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FOR RELEASE: March 2, 2004
CONTACT: Pamela Williams
Office of Communications
405/271-5601

Toolkits Offer Resources to Help Handle Diabetes in Schools

Diabetes is one of the most serious health problems facing the world today. In the United States each year, more than 13,000 children are diagnosed with type 1 diabetes. Health care providers are also finding more children and teens with type 2 diabetes, a disease usually seen in people over age 40, according to officials at the Oklahoma State Department of Health (OSDH). African American, Hispanic/Latino and American Indian children who are obese and have a family history of type 2 diabetes are at especially high risk for this type of diabetes.

To help address this health concern, the National Diabetes Education Program has developed a tool-kit to assist school personnel in dealing with the issue of diabetes within the school setting. Helping the Student with Diabetes Succeed: A Guide for School Personnel is a comprehensive guide designed to empower school personnel, parents, and students to ensure a safe learning environment and equal access to educational opportunities for all students with diabetes.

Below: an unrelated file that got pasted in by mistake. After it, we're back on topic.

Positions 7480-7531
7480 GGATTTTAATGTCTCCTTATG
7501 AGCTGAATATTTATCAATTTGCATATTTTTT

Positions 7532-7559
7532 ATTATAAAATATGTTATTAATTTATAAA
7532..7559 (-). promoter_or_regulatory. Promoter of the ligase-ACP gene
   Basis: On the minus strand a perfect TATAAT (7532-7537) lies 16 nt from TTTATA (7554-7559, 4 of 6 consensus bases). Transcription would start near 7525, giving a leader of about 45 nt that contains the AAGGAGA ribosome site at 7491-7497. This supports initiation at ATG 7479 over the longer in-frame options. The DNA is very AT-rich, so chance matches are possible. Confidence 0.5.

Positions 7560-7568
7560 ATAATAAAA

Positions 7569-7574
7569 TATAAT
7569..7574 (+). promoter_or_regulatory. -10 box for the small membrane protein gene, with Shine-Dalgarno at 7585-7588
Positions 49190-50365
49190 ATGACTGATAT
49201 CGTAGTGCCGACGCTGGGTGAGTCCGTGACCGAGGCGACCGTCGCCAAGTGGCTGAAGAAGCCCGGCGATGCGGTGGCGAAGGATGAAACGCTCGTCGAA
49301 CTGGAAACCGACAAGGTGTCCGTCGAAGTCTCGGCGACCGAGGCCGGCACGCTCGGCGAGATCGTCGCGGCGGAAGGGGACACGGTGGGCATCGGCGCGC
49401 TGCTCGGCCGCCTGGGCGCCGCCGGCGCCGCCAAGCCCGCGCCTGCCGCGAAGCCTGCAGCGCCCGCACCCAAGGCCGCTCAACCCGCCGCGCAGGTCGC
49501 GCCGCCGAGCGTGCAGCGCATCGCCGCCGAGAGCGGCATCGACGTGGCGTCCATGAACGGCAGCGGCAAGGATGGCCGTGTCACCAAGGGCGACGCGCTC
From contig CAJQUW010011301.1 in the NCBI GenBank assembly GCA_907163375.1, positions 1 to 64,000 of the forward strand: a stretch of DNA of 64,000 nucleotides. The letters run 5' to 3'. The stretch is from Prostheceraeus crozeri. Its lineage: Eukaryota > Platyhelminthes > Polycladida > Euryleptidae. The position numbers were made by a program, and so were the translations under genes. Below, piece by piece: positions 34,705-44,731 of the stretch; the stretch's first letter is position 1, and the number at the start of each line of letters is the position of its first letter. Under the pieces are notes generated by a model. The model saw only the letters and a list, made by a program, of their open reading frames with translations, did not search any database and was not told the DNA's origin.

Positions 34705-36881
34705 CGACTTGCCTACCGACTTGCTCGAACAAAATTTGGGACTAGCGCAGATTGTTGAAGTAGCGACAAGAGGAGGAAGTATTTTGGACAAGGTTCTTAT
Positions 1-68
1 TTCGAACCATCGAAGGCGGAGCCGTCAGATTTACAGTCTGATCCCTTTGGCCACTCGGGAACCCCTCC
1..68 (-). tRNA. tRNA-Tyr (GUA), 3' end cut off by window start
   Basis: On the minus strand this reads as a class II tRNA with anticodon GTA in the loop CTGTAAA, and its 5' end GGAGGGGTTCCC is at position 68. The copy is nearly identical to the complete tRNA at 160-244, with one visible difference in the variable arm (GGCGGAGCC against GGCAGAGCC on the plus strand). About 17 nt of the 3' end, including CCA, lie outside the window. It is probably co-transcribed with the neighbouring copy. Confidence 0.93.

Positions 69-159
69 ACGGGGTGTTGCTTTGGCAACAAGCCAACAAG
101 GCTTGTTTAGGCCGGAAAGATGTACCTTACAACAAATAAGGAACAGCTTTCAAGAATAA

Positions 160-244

“Diabetes presents unique issues for children and teens with the disease. Simple things - like going to a birthday party, playing sports, or staying overnight with friends - need careful planning,” said Adeline Yerkes, RN, MPH, chief of the Chronic Disease Service. “Every day, children with diabetes may need to take insulin or oral medication. They also need to check their blood glucose several times during the day and remember to make correct food choices. For school-age children, these tasks can make them feel ‘different’ from their classmates, and for teens, these tasks can be particularly bothersome.”

The diabetes guide is designed to help school personnel effectively handle diabetes within their school setting. For a copy of the guide, visit this Web site: http://ndep.nih.gov/materials/pubs/schoolguide.pdf or contact the OSDH Diabetes Prevention and Control Program at (405) 271-4072 x57105.

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